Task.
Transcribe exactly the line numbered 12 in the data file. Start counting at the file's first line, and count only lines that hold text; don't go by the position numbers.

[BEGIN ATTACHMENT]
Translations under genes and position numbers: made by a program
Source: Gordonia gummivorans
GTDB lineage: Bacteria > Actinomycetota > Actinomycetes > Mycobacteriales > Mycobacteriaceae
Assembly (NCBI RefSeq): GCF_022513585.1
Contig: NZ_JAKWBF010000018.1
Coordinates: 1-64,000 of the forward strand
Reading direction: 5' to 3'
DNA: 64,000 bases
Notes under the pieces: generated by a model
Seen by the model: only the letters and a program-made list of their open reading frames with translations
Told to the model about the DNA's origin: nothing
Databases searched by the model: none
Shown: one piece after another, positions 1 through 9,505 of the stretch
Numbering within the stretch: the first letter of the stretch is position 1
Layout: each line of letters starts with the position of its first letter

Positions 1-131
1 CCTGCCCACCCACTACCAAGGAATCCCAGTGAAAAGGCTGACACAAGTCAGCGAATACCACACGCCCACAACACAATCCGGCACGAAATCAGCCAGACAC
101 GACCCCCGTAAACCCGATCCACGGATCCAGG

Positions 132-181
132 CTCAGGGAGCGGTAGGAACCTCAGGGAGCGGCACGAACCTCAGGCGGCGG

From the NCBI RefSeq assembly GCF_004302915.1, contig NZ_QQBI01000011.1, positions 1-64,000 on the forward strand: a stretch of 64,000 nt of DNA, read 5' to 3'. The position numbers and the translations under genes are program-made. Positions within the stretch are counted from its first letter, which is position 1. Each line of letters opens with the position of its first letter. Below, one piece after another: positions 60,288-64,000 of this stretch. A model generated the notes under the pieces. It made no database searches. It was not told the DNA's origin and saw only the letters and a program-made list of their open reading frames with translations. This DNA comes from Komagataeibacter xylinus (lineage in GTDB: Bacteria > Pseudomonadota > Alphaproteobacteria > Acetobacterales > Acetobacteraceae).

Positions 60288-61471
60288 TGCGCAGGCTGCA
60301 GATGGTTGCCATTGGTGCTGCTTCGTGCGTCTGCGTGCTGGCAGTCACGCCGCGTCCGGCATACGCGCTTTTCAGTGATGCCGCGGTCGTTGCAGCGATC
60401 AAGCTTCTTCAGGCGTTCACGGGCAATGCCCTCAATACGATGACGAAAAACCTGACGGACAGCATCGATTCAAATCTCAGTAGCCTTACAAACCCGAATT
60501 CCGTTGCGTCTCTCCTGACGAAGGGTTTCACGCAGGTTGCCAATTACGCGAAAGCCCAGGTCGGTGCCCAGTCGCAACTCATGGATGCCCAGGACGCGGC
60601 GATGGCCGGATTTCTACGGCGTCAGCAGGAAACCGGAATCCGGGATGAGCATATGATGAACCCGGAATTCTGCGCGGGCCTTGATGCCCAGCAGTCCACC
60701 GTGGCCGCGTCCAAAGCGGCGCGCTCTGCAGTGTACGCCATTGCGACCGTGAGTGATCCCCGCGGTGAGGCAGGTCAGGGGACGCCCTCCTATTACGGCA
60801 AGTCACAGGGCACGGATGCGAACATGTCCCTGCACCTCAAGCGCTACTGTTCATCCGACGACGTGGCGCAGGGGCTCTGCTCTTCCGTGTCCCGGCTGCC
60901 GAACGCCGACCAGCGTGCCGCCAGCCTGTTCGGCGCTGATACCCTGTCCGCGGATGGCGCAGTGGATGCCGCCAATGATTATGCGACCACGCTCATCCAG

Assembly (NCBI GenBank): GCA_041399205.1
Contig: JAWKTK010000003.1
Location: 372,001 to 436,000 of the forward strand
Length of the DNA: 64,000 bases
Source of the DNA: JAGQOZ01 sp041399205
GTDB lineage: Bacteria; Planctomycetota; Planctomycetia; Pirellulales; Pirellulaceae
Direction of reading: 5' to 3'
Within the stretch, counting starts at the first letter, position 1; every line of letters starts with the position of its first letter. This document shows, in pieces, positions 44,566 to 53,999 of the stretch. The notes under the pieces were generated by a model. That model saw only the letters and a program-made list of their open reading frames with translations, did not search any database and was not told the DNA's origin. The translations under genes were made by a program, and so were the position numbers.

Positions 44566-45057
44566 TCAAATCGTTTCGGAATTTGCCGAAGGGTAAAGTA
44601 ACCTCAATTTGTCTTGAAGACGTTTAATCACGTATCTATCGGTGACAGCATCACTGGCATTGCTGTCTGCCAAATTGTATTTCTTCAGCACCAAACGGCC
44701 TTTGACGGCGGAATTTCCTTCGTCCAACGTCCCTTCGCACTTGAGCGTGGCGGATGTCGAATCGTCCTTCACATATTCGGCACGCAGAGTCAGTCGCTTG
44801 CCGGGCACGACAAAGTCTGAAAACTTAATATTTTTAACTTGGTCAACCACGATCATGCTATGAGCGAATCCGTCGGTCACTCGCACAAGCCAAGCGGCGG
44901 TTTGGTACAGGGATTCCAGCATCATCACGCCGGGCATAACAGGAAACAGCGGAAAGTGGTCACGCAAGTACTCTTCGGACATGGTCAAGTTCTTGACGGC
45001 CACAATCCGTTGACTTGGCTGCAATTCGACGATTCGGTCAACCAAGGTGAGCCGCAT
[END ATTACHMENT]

Databases searched by the model: none